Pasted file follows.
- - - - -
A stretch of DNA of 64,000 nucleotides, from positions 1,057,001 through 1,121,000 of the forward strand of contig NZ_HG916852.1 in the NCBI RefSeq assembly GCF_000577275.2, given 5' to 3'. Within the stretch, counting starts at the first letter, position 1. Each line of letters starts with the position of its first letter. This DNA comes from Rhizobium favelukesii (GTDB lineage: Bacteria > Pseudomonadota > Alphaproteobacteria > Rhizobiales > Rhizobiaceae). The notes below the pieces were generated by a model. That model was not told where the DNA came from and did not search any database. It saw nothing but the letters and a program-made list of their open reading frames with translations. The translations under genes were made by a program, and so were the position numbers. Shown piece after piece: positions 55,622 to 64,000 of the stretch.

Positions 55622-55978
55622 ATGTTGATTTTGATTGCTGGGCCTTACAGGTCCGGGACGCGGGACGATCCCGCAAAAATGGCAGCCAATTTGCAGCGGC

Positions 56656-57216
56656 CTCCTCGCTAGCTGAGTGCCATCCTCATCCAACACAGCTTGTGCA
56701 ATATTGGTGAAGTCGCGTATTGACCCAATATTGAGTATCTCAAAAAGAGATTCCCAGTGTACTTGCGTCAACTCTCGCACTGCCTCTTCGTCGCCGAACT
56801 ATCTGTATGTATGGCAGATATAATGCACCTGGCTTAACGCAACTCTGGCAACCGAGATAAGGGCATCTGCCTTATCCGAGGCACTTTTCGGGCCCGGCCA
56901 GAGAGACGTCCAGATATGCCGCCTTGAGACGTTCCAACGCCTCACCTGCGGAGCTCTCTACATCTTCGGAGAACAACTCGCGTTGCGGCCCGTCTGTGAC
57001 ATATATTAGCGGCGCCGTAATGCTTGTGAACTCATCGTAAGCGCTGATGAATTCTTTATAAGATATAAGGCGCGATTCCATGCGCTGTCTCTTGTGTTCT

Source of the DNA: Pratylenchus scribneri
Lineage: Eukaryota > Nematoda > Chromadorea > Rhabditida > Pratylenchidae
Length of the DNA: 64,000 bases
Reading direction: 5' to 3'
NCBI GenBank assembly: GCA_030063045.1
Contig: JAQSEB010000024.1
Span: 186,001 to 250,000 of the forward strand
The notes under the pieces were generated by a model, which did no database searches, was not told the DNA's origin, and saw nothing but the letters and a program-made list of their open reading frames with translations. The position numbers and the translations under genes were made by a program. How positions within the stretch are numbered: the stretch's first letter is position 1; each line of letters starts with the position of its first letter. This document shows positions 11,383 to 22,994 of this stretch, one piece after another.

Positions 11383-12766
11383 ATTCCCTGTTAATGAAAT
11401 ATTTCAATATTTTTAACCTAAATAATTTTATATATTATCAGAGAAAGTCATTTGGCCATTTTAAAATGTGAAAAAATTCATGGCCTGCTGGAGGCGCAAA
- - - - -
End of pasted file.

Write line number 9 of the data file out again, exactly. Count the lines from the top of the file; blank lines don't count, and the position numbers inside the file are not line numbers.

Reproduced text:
57001 ATATATTAGCGGCGCCGTAATGCTTGTGAACTCATCGTAAGCGCTGATGAATTCTTTATAAGATATAAGGCGCGATTCCATGCGCTGTCTCTTGTGTTCT